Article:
Sue says Queenscliff UC is an example of another congregation determined to tackle climate change.
“The Queenscliff community is committed to the gospel and if they deem an issue to be important, because it fits within their values, they will work hard to ensure that it happens,” Sue says.
“So they have a natural bent towards tackling climate change.
“They have also worked at creating positive relationships with their federal MP, as well as the local mayor and councillors.
“Queenscliff speaks of having a profound sense of Jesus being present with people on the edge and as the earth is now on the edge, their efforts are bent towards caring for both.
“They shared that, ‘we only care for what we are deeply connected to, so if we love the earth we will care. We need to begin with nurturing our relationships to earth and each other and then science can help’.”
Mark Zirnsak says it’s the actions taken by congregations such as St Luke’s and Queenscliff that will contribute much to the fight against climate change.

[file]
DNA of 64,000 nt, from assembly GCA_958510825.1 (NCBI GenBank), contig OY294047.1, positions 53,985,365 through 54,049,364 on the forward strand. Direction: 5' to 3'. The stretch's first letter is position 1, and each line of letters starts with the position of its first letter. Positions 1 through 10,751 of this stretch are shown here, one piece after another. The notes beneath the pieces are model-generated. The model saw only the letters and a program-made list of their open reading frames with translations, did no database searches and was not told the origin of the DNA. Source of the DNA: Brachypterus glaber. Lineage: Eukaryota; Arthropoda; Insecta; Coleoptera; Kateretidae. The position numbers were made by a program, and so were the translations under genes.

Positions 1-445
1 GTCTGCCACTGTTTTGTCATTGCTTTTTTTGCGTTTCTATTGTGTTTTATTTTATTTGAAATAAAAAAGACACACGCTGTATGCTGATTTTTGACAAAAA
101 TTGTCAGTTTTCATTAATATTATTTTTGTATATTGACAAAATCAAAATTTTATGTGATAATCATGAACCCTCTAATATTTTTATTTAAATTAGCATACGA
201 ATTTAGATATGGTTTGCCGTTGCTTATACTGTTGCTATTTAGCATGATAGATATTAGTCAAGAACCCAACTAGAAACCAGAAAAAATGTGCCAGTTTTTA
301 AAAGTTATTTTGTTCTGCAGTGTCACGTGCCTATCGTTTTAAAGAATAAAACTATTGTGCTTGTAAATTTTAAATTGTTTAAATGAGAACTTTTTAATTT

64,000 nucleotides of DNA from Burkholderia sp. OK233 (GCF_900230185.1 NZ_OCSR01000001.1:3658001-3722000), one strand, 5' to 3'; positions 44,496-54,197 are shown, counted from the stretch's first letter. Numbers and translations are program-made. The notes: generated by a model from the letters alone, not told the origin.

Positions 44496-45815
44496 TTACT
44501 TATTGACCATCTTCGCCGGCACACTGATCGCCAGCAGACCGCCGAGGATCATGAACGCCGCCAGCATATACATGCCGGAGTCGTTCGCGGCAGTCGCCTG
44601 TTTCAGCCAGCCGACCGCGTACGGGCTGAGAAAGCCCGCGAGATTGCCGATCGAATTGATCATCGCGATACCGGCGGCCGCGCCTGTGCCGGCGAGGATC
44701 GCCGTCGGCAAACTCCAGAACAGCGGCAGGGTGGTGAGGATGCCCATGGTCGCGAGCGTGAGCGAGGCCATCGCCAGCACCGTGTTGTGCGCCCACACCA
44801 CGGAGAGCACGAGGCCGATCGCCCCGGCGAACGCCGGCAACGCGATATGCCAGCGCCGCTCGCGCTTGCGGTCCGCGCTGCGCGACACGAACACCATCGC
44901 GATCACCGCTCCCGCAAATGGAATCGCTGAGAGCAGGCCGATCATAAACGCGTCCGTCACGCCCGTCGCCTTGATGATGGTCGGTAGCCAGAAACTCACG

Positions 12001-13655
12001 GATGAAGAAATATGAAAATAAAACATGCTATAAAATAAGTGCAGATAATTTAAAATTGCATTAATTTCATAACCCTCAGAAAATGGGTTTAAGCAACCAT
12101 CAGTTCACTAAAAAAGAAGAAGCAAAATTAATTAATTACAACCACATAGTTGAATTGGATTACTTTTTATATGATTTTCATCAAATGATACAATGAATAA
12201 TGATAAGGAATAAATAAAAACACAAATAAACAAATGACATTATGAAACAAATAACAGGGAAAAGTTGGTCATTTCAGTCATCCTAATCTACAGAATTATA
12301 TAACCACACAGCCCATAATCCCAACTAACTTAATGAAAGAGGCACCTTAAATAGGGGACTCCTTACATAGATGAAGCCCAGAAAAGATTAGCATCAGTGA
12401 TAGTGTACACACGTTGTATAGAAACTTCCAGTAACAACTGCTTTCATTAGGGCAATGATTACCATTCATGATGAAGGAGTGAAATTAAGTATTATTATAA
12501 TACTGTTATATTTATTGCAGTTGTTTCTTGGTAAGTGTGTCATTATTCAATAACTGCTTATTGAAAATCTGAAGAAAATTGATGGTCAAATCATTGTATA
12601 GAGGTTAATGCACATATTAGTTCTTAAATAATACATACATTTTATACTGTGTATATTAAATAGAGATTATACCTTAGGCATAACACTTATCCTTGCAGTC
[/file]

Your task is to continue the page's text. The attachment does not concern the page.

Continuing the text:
“There are some easy things that can be done by congregations, like encouraging the use of energy-efficiency measures that will actually save them money,” he says.
“It makes sense to look at something like rooftop solar panels, or swapping to green power.
“Then we move to big challenges like what do we do about gas usage across all of our properties, and I know that retrofitting gas is not a cheap thing to do.
“We can also look at something like the vehicle fleet used by the Synod and how they might be swapped over to electric vehicles.
“That won’t be cheap but we do know that the price of electric vehicles will come down over time and that we don’t have to replace the entire fleet of vehicles by tomorrow, so you can progressively switch to EVs.
“I actually think congregations can take quite significant steps without there being a big cost.”